Third, if you can manage to corrupt one's struct list_head m_list member and then free it (via mq_receive), you can get an attacker-controlled four-byte mirror-write to an arbitrary address when the msg_msg structure is removed from its linked list.

So, how do we re-corrupt our azure_sphere_task_cred/struct msg_msg slab? It turned out to be rather trivial since /proc/self/attr/exec allows you to write to the azure_sphere_task_cred from the azure_sphere_security_setprocattr function if the is_app_man bool is set. Normally this is_app_man boolean is never set, except when application_manager (Azure Sphere's init) spawns a process and gives it a subset of AZURE_SPHERE_CAPs. However, since we’re spraying the contents of azure_sphere_task_cred, we initially control the value of is_app_man, which we thus arbitrarily set to 1. This way, we can re-corrupt the same slab again to corrupt the struct msg_msg.    

 

Thus, to set up an arbitrary mirror-write, we could literally just echo aaaaaaaaaaaaaaaaaa > /proc/self/attr/exec after kfree()'ing our kernel slab again to re-corrupt it. This second kfree() is needed since normal Linux credential structure maintenance code causes a new azure_sphere_task_cred to be allocated and we need to maintain the same slab address.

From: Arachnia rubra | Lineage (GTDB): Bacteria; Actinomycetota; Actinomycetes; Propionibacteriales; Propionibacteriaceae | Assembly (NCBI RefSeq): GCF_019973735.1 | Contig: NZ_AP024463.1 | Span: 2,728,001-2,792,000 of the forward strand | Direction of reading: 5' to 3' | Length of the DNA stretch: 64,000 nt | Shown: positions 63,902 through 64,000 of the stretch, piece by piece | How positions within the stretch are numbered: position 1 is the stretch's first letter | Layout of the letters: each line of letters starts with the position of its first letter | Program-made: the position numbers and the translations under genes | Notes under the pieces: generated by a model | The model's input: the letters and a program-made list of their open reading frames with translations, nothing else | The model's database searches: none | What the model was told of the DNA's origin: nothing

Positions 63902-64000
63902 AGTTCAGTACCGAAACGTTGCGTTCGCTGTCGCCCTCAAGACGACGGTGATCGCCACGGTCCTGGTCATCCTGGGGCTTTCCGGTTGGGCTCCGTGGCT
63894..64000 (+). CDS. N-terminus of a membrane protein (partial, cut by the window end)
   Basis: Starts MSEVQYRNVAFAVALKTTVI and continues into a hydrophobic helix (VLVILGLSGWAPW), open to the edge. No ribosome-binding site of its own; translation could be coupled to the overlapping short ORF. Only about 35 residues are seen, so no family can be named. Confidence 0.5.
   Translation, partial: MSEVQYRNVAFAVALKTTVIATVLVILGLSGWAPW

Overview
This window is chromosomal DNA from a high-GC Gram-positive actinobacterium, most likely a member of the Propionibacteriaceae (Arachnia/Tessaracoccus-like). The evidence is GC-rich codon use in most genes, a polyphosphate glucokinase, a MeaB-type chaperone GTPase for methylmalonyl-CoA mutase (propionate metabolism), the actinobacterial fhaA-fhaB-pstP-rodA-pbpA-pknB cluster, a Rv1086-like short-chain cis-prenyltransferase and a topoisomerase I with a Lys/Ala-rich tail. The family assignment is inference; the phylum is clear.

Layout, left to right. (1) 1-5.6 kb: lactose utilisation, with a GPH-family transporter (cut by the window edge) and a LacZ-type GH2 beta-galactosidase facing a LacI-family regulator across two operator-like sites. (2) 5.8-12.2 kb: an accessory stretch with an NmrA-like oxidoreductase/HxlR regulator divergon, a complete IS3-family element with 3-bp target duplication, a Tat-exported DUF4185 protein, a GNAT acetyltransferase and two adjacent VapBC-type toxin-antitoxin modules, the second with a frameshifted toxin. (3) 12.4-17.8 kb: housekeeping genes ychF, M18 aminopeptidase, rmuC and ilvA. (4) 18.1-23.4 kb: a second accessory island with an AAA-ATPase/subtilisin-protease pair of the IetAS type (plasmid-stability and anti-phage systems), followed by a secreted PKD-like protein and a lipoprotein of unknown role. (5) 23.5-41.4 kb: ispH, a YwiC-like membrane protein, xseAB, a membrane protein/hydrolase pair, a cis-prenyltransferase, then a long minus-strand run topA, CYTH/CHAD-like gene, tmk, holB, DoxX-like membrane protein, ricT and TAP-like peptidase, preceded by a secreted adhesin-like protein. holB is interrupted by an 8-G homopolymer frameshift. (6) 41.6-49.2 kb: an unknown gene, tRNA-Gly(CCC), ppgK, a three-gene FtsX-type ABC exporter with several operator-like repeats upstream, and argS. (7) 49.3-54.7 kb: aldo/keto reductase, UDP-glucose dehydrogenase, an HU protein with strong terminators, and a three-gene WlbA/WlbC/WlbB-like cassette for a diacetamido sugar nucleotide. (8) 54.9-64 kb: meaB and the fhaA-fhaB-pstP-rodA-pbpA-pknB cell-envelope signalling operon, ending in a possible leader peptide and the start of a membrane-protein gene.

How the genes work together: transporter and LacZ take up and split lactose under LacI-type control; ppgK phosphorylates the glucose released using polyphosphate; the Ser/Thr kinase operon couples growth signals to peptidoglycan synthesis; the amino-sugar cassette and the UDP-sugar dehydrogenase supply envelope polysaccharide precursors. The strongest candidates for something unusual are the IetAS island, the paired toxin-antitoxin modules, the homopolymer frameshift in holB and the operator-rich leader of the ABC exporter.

So what to write and where to write it? Keep in mind that since the write primitive is mirrored, both pointers need to be writable. A trivial way to tackle this would be to overwrite a function pointer in the kernel, that jumps to a shellcode stored in userland. We soon realized however that PXN was enabled after getting device reboots whenever we tried to call userland shellcode. We did also find, through manual testing, that PAN was not enabled, so we could read and write userland data from the kernel.

With this knowledge in hand, we exploited the LSM linked list and overwrote the LSM entry for prctl, since it allowed for full control over all the LSM hook function arguments. This way, we can call the prctl syscall from userland, triggering the LSM hook for prctl that we overwrote with an arbitrary function pointer (e.g. memcpy), which would be called with mostly arbitrary parameters (those specified in the prctl syscall). Since this lets us call arbitrary functions with arbitrary parameters, we effectively are running arbitrary code in the kernel, and we can even inject and execute shellcode stubs if needed.

Note that if PAN had been enabled, we still would have been able to exchange data with the kernel via the struct msg_msg spray.

Example kernel function call.


Post-Kernel Landscape